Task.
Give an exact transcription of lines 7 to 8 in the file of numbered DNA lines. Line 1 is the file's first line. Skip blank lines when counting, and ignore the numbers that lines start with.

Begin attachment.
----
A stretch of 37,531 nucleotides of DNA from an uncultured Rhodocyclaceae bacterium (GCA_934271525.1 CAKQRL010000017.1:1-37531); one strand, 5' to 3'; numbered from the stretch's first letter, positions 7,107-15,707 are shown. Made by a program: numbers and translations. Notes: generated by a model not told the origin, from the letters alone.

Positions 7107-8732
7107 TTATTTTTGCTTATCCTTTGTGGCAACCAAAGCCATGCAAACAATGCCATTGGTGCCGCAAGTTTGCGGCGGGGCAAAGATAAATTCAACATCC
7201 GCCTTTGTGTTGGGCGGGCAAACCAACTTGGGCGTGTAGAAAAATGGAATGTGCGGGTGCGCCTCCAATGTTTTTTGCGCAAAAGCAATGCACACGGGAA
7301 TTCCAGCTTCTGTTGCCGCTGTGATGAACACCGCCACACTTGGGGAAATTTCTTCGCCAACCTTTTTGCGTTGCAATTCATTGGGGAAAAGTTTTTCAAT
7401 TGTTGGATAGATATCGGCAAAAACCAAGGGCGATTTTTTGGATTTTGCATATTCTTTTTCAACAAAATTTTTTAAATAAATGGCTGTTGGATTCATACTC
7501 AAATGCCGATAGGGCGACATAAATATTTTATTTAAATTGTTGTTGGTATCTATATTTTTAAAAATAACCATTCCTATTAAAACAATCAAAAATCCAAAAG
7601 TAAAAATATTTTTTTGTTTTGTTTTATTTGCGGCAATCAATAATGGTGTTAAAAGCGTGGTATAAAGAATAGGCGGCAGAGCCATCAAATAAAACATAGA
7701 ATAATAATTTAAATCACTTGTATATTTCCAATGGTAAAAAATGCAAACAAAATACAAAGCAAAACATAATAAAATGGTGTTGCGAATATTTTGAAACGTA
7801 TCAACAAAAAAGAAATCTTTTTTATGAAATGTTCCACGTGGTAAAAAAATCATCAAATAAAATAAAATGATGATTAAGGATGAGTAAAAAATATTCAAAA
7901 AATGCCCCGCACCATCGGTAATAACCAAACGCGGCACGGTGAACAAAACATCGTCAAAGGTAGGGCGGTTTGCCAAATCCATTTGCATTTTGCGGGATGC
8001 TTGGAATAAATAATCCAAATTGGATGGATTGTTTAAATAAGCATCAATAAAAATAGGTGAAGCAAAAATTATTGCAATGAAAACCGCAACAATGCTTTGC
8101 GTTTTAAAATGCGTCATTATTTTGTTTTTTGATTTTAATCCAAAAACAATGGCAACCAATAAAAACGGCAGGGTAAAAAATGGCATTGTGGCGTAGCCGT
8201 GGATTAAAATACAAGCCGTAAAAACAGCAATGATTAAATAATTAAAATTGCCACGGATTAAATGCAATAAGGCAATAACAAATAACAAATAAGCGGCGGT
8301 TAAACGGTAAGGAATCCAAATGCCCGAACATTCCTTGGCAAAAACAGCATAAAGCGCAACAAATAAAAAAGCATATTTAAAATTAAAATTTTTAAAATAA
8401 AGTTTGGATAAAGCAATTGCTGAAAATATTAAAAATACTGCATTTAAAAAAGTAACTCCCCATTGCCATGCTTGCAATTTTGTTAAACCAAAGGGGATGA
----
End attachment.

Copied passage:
7501 AAATGCCGATAGGGCGACATAAATATTTTATTTAAATTGTTGTTGGTATCTATATTTTTAAAAATAACCATTCCTATTAAAACAATCAAAAATCCAAAAG
7601 TAAAAATATTTTTTTGTTTTGTTTTATTTGCGGCAATCAATAATGGTGTTAAAAGCGTGGTATAAAGAATAGGCGGCAGAGCCATCAAATAAAACATAGA